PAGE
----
In December 2014, FHWA Office of Operations R&D team members received a 2014 Administrator Team Award for the establishment of the Saxton Transportation Operations Laboratory. Award recipients include FHWA’s Joe Bared, Bob Ferlis, Taylor Locrhane, Gene McHale, Ben McKeever, Joe Peters, Randy VanGorder, and Mohammed Yousuf. Congratulations to all!


Lane Change/Merge Fundamental Research Task Kicks Off

The FHWA’s Office of Operations R&D recently kicked off a task to initiate real-world, foundational research on lane change/merge maneuvering in vehicles with automated longitudinal control. The objective of the project is to obtain a basic, experimental understanding of the needs and methodologies for performing automated lane change/merge maneuvers. The research team will develop a “Vehicle Maneuvering Ideas/Concepts Matrix,” in which they will define concepts for lane change/merge (i.e., scenarios, use cases, etc.); develop hypotheses for each concept; determine the hardware, software, and data needs for each concept; and evaluate the concept by quantifying its impacts on traffic throughput, safety, and fuel consumption. In addition, the team will develop and simulate algorithms for lane change/merge. These algorithms will be implemented and tested on two of FHWA’s research vehicles at Turner-Fairbank Highway Research Center (TFHRC). FHWA’s project partners include Auburn University, Leidos, University of California–Riverside, and Ohio State University.

For more information, contact Dan Dailey at daniel.dailey.ctr@dot.gov.


New Test Vehicle Arrives for GlidePath Project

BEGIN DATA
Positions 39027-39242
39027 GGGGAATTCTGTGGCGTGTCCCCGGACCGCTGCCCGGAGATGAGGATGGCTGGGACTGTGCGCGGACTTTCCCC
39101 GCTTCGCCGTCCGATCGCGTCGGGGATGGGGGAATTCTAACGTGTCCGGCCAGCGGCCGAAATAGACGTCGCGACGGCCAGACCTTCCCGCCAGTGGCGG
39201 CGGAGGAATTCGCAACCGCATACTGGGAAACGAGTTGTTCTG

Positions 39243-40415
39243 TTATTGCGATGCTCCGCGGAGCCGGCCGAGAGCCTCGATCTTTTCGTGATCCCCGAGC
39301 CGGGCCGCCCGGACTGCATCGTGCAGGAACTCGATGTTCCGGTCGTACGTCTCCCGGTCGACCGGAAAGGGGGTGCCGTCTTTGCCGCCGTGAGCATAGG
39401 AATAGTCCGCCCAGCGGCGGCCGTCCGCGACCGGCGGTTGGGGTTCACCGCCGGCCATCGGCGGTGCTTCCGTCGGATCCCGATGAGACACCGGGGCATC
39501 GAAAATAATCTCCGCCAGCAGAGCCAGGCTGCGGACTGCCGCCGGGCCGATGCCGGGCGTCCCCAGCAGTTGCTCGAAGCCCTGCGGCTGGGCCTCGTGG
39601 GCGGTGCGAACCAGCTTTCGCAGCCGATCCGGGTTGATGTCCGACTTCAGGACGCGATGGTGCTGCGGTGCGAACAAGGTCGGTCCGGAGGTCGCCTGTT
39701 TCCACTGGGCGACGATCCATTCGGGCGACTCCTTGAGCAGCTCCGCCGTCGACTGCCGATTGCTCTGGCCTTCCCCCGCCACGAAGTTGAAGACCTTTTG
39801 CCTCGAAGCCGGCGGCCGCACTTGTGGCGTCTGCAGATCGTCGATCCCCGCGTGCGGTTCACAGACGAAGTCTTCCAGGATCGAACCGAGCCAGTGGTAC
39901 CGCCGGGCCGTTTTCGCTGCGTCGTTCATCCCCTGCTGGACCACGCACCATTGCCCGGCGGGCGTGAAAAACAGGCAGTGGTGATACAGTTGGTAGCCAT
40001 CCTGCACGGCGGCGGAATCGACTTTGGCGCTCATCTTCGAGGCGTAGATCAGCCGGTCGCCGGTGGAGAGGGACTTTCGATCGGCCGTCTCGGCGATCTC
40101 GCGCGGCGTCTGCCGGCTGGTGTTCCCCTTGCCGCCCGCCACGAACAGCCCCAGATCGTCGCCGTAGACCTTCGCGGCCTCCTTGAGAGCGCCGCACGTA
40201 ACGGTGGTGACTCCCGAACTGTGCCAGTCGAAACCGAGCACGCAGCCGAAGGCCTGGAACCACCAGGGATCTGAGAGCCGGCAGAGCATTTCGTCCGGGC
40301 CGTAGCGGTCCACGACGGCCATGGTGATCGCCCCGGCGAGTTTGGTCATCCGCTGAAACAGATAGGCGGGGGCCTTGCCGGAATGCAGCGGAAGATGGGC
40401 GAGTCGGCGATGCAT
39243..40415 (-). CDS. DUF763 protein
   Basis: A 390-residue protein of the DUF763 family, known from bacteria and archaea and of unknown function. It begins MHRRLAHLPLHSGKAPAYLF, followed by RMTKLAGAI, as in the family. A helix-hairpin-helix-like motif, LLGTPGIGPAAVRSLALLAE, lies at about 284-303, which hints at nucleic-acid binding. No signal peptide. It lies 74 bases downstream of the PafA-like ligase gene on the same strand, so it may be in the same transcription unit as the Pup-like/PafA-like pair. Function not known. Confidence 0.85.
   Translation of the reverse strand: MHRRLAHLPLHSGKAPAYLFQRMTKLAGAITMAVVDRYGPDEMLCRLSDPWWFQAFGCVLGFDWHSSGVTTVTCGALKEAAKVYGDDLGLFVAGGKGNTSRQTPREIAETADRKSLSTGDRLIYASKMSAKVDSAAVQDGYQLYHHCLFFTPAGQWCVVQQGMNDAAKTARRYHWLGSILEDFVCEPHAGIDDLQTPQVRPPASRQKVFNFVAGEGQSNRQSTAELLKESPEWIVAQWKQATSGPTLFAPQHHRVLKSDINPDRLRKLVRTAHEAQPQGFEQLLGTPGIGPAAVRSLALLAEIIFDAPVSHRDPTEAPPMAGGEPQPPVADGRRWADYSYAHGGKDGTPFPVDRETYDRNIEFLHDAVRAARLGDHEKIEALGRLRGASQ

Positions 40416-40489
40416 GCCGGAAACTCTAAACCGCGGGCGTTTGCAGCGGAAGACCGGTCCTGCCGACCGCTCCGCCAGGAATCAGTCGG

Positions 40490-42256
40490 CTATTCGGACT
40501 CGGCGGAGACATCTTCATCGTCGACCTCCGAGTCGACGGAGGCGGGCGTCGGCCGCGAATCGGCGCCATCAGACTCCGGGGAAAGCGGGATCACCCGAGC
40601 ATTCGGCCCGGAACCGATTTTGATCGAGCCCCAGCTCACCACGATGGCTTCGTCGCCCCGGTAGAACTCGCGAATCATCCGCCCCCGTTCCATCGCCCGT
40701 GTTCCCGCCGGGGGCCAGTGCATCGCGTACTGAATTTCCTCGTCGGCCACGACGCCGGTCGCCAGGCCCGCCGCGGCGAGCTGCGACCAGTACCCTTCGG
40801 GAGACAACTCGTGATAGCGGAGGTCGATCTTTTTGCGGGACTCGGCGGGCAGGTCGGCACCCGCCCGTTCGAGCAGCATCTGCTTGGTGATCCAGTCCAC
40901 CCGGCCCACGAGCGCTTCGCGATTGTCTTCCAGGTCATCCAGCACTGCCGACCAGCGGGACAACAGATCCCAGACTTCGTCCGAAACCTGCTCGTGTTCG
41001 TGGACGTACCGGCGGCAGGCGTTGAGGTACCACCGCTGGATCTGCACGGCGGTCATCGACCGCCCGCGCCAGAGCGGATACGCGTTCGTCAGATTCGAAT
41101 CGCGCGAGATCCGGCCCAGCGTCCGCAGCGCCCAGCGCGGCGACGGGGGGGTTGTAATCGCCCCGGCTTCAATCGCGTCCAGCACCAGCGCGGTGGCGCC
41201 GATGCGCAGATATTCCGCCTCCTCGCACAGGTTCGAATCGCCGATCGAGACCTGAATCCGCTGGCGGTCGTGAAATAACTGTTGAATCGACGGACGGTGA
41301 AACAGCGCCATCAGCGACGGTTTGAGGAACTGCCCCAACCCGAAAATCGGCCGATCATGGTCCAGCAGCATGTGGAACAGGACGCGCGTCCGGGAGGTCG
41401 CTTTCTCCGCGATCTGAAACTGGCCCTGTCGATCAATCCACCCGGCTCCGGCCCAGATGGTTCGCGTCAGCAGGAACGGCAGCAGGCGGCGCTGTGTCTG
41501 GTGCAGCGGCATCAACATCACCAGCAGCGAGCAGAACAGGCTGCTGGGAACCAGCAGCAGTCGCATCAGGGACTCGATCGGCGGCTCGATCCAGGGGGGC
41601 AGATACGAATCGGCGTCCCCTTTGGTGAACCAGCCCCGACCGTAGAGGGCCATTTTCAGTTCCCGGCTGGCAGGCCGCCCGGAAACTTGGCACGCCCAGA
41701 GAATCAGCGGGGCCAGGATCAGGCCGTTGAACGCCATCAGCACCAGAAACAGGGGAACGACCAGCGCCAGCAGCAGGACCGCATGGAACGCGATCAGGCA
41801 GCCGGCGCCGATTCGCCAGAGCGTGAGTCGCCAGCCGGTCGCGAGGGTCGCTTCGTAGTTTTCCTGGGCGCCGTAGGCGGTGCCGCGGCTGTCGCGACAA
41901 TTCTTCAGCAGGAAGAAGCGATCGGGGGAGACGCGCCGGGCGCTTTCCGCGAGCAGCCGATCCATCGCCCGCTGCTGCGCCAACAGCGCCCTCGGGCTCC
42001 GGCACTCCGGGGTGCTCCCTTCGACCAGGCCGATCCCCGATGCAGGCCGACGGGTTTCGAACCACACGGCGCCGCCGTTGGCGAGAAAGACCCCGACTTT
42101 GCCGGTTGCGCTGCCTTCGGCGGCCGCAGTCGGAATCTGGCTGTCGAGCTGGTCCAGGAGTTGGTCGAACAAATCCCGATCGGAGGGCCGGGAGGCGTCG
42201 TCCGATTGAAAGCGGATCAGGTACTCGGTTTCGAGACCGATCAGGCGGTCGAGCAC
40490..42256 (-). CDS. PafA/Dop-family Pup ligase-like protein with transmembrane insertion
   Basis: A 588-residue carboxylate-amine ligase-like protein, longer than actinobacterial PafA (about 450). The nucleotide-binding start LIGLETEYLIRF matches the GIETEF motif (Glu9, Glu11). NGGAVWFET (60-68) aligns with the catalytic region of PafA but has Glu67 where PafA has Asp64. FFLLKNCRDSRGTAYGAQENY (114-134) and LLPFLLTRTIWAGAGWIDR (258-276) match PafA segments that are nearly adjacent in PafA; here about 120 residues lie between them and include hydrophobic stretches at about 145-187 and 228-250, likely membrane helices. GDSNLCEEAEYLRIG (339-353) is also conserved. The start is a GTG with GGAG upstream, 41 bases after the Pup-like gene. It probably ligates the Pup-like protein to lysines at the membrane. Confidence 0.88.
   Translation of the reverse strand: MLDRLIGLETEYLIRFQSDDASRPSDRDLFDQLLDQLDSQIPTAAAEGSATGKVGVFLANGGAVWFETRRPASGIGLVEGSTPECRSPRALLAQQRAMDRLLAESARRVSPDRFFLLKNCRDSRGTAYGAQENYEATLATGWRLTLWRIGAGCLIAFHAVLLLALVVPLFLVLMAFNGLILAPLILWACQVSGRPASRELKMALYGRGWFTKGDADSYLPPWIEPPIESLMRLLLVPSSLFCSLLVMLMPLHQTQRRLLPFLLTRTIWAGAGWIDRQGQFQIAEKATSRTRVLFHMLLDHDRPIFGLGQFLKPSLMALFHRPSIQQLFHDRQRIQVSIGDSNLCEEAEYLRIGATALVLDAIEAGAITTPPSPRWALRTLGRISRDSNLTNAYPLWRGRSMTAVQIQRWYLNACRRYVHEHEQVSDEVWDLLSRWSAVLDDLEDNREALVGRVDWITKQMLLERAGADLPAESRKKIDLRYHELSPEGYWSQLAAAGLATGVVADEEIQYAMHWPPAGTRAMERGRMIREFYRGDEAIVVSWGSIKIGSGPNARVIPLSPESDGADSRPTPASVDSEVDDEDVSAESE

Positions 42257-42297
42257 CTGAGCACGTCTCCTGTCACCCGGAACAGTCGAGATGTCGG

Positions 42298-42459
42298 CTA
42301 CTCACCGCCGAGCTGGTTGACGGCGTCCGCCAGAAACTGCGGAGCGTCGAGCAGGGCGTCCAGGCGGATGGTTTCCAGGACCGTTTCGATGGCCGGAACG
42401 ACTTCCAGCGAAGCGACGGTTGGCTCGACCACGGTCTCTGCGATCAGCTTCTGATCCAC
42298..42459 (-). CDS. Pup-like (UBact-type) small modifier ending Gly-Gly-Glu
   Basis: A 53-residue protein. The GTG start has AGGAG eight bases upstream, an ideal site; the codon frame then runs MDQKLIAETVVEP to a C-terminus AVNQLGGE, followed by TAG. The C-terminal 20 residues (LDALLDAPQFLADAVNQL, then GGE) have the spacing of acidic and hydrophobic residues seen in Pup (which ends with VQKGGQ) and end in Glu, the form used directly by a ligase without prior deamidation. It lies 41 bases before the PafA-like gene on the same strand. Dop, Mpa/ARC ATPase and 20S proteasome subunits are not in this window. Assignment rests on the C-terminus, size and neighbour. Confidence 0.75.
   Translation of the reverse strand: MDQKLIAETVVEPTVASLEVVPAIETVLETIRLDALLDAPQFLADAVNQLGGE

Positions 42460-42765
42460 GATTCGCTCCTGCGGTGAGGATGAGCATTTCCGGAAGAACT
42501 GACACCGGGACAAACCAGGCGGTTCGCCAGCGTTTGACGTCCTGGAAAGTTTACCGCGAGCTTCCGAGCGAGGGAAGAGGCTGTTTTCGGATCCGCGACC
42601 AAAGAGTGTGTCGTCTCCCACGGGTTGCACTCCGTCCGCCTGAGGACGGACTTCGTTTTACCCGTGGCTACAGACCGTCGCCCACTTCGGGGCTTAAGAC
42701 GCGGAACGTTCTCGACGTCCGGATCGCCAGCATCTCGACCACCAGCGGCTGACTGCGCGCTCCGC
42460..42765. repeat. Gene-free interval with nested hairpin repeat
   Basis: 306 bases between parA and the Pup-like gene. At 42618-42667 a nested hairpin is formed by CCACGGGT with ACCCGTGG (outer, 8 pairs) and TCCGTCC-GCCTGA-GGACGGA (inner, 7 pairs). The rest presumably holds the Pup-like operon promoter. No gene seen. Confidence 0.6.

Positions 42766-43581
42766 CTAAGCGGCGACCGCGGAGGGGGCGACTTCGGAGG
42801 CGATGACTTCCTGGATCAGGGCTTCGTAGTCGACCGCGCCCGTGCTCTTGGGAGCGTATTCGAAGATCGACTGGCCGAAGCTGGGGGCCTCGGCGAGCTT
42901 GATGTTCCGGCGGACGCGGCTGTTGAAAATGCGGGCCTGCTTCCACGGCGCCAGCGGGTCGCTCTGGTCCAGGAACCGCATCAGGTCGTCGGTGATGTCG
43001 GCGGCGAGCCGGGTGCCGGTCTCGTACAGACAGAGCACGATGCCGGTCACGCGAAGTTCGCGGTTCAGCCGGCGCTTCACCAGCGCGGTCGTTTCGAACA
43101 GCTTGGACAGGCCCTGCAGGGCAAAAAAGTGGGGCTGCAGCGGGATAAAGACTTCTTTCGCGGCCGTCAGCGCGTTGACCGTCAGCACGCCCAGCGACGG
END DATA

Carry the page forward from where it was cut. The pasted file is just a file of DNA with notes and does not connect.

Photo of the Ford Escape Hybrid that will be equipped to support FHWA’s automated GlidePath project.
This Ford Escape Hybrid will be equipped to support FHWA’s automated GlidePath project.

An Automated Prototype Vehicle was delivered to TFHRC in early November for preliminary development and integration of the GlidePath application, which is being developed as part of FHWA’s Office of Operations R&D Project (for more information, see http://www.its.dot.gov/aeris/pdf/07_FHWAsGlidePathProject. pdf) . The project is being conducted in coordination with the Intelligent Transportation Systems (ITS) Joint Program Office (JPO) Applications for the Environment: Real-time Information (AERIS) program. The research vehicle is a Ford Escape Hybrid equipped with full-range speed control, on-board computing, and an after-market Driver-Vehicle Interface that will support many future applications in addition to the current GlidePath project. Saxton Lab staff will implement software on the vehicle’s on-board computer to enable electronic control of the vehicle’s speed during an approach to the facility’s Intelligent Intersection. The purpose of the application is to improve environmental performance by reducing idling at the intersection, or by approaching and departing the intersection in the most eco-friendly manner. Testing is currently scheduled for early spring to support demonstrations in June 2015.